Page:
BUENOS AIRES (Reuters) - All three of the leading candidates in Argentina’s election race plan to dismantle outgoing President Cristina Fernandez’s web of currency and trade controls and clean up government finances to boost the stagnating economy.
Fernandez has ramped up state intervention in the economy during her eight years in power, trying to shore up thinning currency reserves while financing generous subsidies and welfare programs.
The economy grew quickly in the first years of her presidency but it is now teetering on the brink of recession. The currency has slumped on the black market and inflation is running at about 25 percent, according to private estimates.
Economic advisers to the main candidates in the October election told Reuters they plan to liberalize the dollar exchange rate, cut taxes on lucrative grains exports, and move to plug a fiscal deficit and tame inflation.
The consensus on the need for policy changes could further encourage investors who have driven a rally in Argentina’s bond and equity markets this year and renewed interest from hedge funds in the country.
The campaign teams differ, however, on the pace and depth of reform.
Mauricio Macri, the pro-business opposition mayor of Buenos Aires who is running a close second place in polls, promises swift changes to win back investor confidence.
Daniel Scioli, the frontrunner for the leftist ruling party’s ticket, is more cautious as he targets votes from the Fernandez faithful as well as swing voters opposed to her policies.
And third-placed Sergio Massa, who broke ranks with the president two years ago, pitches himself in the middle.
On currency controls, Miguel Bein, an economic advisor to Scioli, said the first priority will be to ensure that dollars are available to importers as well as foreign companies who have been unable to repatriate profits.
“I would not normalize [the currency market] in a year, but perhaps in two or three,” Bein said.
While Scioli talks of “gradualismo”, or gradual change, Macri plans faster, more far-reaching reforms and says he would start to lift currency controls on his first day in office.
“We would normalize flows immediately,” said Federico Sturzenegger, a Macri advisor who gained repute turning around the previously loss-making Bank of Buenos Aires.
Scioli and Massa both warn a hasty removal of controls would lead to a hemorrhaging of dollars and a spike in inflation that would hit the poor hardest.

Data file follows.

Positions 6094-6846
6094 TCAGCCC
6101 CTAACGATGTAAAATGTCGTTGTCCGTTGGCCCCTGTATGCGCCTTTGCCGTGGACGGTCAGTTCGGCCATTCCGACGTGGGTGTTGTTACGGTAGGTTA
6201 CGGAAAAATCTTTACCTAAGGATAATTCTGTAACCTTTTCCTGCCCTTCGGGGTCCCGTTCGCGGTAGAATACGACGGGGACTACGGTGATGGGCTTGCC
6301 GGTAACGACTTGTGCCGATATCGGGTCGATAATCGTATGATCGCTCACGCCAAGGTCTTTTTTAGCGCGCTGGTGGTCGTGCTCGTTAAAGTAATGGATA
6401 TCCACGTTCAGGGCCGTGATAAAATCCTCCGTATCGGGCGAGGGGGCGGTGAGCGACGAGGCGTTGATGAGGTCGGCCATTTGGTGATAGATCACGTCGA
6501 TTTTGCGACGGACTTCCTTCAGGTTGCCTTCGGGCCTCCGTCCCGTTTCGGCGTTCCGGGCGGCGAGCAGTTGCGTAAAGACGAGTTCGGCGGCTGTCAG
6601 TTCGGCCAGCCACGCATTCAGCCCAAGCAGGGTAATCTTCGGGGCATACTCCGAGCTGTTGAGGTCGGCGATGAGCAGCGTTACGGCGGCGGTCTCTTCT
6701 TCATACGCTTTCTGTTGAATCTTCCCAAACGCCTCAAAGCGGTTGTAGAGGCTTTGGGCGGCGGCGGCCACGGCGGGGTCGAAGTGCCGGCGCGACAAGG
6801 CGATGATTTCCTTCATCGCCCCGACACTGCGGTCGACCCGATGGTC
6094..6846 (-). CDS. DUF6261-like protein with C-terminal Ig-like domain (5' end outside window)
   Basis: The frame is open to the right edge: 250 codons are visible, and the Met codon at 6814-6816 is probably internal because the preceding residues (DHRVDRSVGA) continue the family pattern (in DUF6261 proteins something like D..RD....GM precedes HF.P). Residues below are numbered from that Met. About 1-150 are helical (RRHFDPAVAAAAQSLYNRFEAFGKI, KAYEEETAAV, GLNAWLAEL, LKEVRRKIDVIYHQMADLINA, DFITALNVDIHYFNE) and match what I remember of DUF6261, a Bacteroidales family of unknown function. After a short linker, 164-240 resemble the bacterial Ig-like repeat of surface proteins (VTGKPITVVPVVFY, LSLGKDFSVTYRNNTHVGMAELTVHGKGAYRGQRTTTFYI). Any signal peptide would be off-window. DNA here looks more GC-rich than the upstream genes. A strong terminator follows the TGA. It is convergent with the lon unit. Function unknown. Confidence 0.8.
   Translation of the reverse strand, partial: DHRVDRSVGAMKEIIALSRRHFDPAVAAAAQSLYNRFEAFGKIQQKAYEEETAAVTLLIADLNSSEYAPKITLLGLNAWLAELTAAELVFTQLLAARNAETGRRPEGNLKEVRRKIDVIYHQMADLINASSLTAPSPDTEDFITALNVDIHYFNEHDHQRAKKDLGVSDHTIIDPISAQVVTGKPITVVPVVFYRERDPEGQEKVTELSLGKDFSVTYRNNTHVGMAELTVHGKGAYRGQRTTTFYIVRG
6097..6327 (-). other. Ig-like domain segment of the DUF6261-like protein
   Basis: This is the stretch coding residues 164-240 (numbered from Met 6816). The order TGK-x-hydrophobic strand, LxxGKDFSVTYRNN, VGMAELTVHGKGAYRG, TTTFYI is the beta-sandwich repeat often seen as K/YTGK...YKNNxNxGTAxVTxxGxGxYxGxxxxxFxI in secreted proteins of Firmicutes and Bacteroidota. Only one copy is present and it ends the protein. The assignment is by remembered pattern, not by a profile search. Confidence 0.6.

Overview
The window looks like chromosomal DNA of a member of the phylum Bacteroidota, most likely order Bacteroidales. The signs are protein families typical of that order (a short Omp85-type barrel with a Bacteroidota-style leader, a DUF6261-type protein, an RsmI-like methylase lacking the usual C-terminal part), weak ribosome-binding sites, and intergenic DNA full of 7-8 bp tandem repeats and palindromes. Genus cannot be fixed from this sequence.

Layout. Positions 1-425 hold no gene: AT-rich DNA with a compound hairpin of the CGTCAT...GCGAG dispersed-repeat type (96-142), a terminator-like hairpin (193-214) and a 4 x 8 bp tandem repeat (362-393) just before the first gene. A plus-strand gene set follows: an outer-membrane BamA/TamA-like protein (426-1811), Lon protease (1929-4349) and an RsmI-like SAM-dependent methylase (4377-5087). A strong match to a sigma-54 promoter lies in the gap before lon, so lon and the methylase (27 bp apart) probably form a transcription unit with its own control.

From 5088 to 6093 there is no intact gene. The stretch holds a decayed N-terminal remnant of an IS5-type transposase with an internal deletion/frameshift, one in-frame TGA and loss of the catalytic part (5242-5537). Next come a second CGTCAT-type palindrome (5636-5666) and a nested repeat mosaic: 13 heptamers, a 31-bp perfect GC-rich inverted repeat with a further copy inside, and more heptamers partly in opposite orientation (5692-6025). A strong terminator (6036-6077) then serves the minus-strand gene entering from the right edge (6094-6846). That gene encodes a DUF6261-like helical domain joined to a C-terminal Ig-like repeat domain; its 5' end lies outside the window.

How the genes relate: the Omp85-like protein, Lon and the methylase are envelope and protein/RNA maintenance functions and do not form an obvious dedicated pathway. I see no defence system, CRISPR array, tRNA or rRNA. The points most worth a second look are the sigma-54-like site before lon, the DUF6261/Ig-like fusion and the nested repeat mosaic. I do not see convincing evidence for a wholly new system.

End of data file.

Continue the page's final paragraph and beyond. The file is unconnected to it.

Macro’s camp disagrees. “You won’t need to protect the reserves. Everyone will sell their dollars if they believe the next president’s economic program is credible,” Sturzenegger said.
Sturzenegger says inflation can be hauled down to 0-4 percent in three years. Bein says single figures are achievable by the end of a first Scioli term.
The next president will also face a sharply widening fiscal deficit, but the candidates have said they would leave untouched politically sensitive welfare benefits which have ballooned under Fernandez.
Macri and Massa say they’ll assess the cost of Argentina’s bloated subsidies, in particular on energy and transport, while Scioli has warned against austerity.
“If there is one thing Argentina doesn’t need it is spending cuts,” Scioli told reporters last week.
Heavy subsidies for utilities mean the monthly power bill for a one bedroom apartment is typically about 60 pesos (about $6.70), less than the price of a pizza. A one-way commuter train ticket in Buenos Aires costs just 2 pesos.
“There has been a squandering of public money ... on subsidies and overpriced public works that has to end,” said Aledo Pignanelli, former central bank president and an advisor to Massa.
Massa says he offers more change than Scioli but without a return to the “neo-liberalism” of the 1990s - and its rash of disastrous privatizations - that he says Macri represents.
Critical to taming inflation and ensuring that dollars are readily available will be regaining access to global capital markets at affordable prices.
That will require a deal with “holdout” hedge funds suing Argentina over unpaid debt left over from its 2002 default.
Central bank foreign currency reserves sit at $33.25 billion. If Argentina does not reach an agreement with the holdouts, it would be more difficult to unwind currency controls without risking a balance of payments crisis.
It is, however, not clear what a deal would look like or whether Argentina’s Congress would approve it as the holdouts have been widely denigrated as “vultures” in Argentina.
Argentine bond prices this year have pointed to growing investor confidence in a resolution to the saga.
Prices for the non-performing over-the-counter 2038 dollar Par bond have risen to $59.40 from $51.25 on Dec. 30, while on the defaulted 2033 dollar Discount bond, prices have risen to $99.50 from $89.00.
The benchmark Merval stock index is up 26 percent so far this year.
Europe-based Brevan Howard and Wall Street’s Bienville Capital Management are among those funds that have recently launched Argentina portfolios, betting on an upturn.
“There are a number of key adjustments that we believe any future president would make,” said Bienville’s president, Cullen Thompson.
Some analysts, however, voice caution over the likely pace of policy changes and a settlement with debt holdouts.
“Whereas we share the optimism regarding the eventual implementation of some policy corrections, in our view the transition could be lengthier ... than currently envisaged by the market,” said Mauro Roca at Goldman Sachs.
Additional reporting by Hernan Nessi; Editing by Richard Lough and Kieran Murray